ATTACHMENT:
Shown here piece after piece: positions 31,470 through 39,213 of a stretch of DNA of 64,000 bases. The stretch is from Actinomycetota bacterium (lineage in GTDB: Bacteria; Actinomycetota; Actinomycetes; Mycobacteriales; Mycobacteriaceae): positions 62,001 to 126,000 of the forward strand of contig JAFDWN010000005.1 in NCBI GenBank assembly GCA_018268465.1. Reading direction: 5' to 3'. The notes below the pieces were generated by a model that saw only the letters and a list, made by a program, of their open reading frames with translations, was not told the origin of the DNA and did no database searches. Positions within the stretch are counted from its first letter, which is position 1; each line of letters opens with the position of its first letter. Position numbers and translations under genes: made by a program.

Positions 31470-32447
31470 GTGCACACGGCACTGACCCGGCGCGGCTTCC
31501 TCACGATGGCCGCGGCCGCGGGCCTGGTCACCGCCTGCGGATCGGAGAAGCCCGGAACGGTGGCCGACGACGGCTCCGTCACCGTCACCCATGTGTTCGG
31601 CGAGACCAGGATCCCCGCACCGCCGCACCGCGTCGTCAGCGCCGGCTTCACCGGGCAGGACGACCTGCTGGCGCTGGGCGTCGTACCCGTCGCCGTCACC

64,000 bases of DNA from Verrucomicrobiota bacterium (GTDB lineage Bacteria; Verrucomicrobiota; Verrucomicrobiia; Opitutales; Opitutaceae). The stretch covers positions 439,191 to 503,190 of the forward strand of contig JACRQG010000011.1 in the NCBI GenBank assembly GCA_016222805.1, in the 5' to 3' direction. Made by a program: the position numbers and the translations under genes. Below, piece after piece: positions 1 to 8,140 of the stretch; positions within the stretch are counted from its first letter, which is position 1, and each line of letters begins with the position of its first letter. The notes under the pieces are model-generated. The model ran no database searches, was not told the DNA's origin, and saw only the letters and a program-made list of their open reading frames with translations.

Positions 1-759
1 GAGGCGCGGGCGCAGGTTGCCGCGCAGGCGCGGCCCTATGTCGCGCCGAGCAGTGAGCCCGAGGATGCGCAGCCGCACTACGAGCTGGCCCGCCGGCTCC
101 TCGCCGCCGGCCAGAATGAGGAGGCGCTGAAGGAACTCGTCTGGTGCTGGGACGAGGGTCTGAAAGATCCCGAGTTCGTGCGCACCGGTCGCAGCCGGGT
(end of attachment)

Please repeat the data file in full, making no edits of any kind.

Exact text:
Shown here piece after piece: positions 31,470 through 39,213 of a stretch of DNA of 64,000 bases. The stretch is from Actinomycetota bacterium (lineage in GTDB: Bacteria; Actinomycetota; Actinomycetes; Mycobacteriales; Mycobacteriaceae): positions 62,001 to 126,000 of the forward strand of contig JAFDWN010000005.1 in NCBI GenBank assembly GCA_018268465.1. Reading direction: 5' to 3'. The notes below the pieces were generated by a model that saw only the letters and a list, made by a program, of their open reading frames with translations, was not told the origin of the DNA and did no database searches. Positions within the stretch are counted from its first letter, which is position 1; each line of letters opens with the position of its first letter. Position numbers and translations under genes: made by a program.

Positions 31470-32447
31470 GTGCACACGGCACTGACCCGGCGCGGCTTCC
31501 TCACGATGGCCGCGGCCGCGGGCCTGGTCACCGCCTGCGGATCGGAGAAGCCCGGAACGGTGGCCGACGACGGCTCCGTCACCGTCACCCATGTGTTCGG
31601 CGAGACCAGGATCCCCGCACCGCCGCACCGCGTCGTCAGCGCCGGCTTCACCGGGCAGGACGACCTGCTGGCGCTGGGCGTCGTACCCGTCGCCGTCACC

64,000 bases of DNA from Verrucomicrobiota bacterium (GTDB lineage Bacteria; Verrucomicrobiota; Verrucomicrobiia; Opitutales; Opitutaceae). The stretch covers positions 439,191 to 503,190 of the forward strand of contig JACRQG010000011.1 in the NCBI GenBank assembly GCA_016222805.1, in the 5' to 3' direction. Made by a program: the position numbers and the translations under genes. Below, piece after piece: positions 1 to 8,140 of the stretch; positions within the stretch are counted from its first letter, which is position 1, and each line of letters begins with the position of its first letter. The notes under the pieces are model-generated. The model ran no database searches, was not told the DNA's origin, and saw only the letters and a program-made list of their open reading frames with translations.

Positions 1-759
1 GAGGCGCGGGCGCAGGTTGCCGCGCAGGCGCGGCCCTATGTCGCGCCGAGCAGTGAGCCCGAGGATGCGCAGCCGCACTACGAGCTGGCCCGCCGGCTCC
101 TCGCCGCCGGCCAGAATGAGGAGGCGCTGAAGGAACTCGTCTGGTGCTGGGACGAGGGTCTGAAAGATCCCGAGTTCGTGCGCACCGGTCGCAGCCGGGT